“Some of them may spoil their votes or not turn out to vote at all.

“Those who work or study outstations or overseas may not return to vote, like in 2013,” said Tan.

More KL folk take on City Hall to save suburbs from development

by Gan Pei Ling, 18 Nov 2017 © The Malaysian Insight

RETIRED civil engineer Frank Yeh and other residents in the newly set up Protect Taman Desa Coalition have never been activists in their lives.

But plans for new projects in their Kuala Lumpur suburb of Taman Desa — 13 new developments in all, including high-density condominiums — made them decide to step up last year.

“It’s too much, way too much. The roads are already congested and the water pressure is low. This is not sustainable development. The authorities should improve the local infrastructure before they approve more development projects,” Yeh told The Malaysian Insight.

The coalition is backing a suit filed by 11 residents against Kuala Lumpur City Hall (DBKL) for approving a project of three condominium blocks – The Address, on Tenaga Nasional Bhd reserve land.

The suit was filed in March and the court will hear on November 29 the developer’s application to be made a party to the suit.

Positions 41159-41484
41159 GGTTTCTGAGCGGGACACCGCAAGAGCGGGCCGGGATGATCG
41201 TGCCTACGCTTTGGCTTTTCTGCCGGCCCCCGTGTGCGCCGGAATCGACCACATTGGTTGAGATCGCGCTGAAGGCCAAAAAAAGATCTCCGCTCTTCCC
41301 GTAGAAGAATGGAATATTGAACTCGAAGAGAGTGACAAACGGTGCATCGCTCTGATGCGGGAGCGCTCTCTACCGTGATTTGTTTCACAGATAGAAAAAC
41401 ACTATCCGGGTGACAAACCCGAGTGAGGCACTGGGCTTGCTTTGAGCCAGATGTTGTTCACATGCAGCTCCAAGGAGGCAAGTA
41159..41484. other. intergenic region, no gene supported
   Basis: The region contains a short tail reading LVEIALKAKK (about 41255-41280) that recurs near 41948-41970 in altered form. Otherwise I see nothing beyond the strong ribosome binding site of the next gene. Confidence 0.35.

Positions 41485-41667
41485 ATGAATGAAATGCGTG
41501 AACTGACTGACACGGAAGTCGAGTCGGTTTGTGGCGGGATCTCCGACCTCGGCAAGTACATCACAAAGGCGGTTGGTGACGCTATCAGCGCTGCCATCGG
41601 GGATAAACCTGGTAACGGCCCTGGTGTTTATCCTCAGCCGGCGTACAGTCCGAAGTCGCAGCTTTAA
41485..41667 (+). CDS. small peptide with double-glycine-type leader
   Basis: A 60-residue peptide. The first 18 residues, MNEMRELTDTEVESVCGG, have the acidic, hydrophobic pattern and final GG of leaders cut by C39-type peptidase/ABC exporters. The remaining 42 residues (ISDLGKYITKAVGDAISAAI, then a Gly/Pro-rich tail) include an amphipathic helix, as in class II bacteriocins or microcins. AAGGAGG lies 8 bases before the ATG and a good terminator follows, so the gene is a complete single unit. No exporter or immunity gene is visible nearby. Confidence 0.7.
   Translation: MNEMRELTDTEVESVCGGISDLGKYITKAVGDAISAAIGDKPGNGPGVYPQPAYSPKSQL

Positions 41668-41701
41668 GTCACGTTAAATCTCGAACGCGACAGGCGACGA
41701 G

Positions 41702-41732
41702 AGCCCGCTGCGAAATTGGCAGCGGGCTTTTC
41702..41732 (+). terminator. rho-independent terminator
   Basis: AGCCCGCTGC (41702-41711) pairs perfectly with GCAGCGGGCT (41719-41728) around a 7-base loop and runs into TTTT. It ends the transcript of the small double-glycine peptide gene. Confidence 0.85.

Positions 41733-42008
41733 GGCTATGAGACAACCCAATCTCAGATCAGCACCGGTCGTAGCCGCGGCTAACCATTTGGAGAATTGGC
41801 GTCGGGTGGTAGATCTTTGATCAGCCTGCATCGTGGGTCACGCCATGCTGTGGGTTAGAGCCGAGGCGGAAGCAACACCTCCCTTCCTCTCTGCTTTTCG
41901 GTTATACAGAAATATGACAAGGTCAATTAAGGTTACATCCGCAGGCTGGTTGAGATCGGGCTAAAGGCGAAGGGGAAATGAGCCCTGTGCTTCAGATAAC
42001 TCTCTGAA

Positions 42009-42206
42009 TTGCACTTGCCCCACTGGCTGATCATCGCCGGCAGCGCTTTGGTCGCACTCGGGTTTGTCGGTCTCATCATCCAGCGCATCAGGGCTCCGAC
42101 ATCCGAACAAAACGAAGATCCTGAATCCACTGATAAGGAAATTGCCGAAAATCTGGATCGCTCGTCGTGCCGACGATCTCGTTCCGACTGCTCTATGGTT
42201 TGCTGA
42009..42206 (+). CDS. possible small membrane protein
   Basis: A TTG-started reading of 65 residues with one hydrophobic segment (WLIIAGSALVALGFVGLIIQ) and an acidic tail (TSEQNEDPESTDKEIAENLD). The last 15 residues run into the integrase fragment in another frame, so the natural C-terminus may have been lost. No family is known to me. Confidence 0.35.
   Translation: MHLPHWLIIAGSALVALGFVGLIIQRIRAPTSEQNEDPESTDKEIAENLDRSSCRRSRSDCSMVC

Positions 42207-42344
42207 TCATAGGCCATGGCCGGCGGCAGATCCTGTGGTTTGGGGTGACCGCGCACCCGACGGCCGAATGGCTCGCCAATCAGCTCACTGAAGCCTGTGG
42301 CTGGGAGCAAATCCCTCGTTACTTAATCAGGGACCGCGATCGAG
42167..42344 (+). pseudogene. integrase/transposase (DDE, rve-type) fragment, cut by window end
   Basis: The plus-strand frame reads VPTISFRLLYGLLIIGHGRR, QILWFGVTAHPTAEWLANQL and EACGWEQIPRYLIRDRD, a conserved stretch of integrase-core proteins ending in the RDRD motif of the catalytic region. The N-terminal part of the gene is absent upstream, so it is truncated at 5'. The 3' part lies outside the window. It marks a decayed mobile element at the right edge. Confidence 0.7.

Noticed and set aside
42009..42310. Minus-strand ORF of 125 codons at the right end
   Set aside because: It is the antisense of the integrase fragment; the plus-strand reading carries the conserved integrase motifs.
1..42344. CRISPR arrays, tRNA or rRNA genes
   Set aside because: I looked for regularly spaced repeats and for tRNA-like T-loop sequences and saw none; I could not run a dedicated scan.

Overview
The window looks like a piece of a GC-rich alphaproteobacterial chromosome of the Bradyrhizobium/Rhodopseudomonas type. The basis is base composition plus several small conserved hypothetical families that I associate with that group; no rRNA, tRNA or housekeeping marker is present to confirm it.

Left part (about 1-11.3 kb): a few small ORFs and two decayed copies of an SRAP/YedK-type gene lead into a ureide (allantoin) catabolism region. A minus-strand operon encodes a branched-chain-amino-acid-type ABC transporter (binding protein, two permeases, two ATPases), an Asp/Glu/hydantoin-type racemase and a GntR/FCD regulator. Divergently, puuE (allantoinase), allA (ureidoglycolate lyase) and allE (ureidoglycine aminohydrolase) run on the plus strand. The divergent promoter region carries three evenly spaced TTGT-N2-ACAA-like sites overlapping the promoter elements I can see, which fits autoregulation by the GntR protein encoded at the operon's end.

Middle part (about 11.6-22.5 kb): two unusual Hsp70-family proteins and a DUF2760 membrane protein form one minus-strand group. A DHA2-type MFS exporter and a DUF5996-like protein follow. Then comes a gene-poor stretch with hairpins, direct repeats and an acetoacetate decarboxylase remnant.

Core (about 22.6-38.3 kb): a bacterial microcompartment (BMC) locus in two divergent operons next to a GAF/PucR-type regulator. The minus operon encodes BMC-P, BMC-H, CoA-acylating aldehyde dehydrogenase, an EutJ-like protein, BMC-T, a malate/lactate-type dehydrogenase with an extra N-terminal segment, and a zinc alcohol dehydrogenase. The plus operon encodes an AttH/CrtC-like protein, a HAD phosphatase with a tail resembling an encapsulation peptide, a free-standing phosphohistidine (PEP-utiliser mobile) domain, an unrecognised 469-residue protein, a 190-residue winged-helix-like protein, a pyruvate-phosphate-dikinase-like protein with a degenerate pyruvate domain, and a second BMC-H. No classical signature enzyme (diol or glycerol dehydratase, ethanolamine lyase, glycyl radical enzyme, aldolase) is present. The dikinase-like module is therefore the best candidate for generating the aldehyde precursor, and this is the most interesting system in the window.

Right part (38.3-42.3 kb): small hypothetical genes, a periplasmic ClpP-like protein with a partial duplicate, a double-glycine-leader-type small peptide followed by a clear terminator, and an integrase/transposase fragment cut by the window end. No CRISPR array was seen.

“We’re not against development per se. We are against overdevelopment. The existing infrastructure in Taman Desa is inadequate to support these new projects.

“Since 1977, there has only been one bus route servicing Taman Desa. The main water pipes are old and rusted. Existing roads also need to be re-tarred,” said Yeh.

He said current public amenities such as a small community hall and a few fields in the neighbourhood were insufficient to cater to the needs of the existing population of 38,000 people.

The Address — to comprise 649 units in three blocks between 34 and 42 storeys high — is to be built on a site marked for utilities and not for development. Furthermore, according to the KL Draft City Plan 2020, the site was supposed to be gazetted as a green lung.

If built, the condominium would increase the area’s population density from 60 people per acre to 650 per acre.

The other dozen projects in the pipeline for Taman Desa will add more than 7,000 affordable homes and condominium units, 48 shoplots and 168 office units to the neighbourhood.

“This is not just Taman Desa’s problem. Overdevelopment is happening all around us,” said another Taman Desa resident M. Gunasekar.

He was shocked to find out recently that a 52-storey high condominium will be built on a 1.3 acre plot of land, previously a playground, behind his home at Armada Villa, Danau Desa.

The Protect Taman Desa Coalition is holding a press conference to voice their concerns about the project today.